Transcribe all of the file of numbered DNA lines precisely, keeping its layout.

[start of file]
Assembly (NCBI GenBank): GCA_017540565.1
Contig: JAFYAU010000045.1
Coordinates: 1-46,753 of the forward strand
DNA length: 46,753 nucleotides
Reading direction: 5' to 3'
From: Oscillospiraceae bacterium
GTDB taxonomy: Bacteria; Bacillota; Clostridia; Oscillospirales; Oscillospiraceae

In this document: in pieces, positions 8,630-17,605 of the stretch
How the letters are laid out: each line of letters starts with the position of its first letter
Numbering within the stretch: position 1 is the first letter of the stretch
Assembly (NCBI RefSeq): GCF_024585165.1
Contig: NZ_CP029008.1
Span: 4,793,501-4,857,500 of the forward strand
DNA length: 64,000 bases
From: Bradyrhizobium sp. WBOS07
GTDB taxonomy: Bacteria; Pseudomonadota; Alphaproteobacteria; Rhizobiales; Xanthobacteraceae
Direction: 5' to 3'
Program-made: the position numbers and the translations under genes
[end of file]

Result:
Assembly (NCBI GenBank): GCA_017540565.1
Contig: JAFYAU010000045.1
Coordinates: 1-46,753 of the forward strand
DNA length: 46,753 nucleotides
Reading direction: 5' to 3'
From: Oscillospiraceae bacterium
GTDB taxonomy: Bacteria; Bacillota; Clostridia; Oscillospirales; Oscillospiraceae

In this document: in pieces, positions 8,630-17,605 of the stretch
How the letters are laid out: each line of letters starts with the position of its first letter
Numbering within the stretch: position 1 is the first letter of the stretch
Assembly (NCBI RefSeq): GCF_024585165.1
Contig: NZ_CP029008.1
Span: 4,793,501-4,857,500 of the forward strand
DNA length: 64,000 bases
From: Bradyrhizobium sp. WBOS07
GTDB taxonomy: Bacteria; Pseudomonadota; Alphaproteobacteria; Rhizobiales; Xanthobacteraceae
Direction: 5' to 3'
Program-made: the position numbers and the translations under genes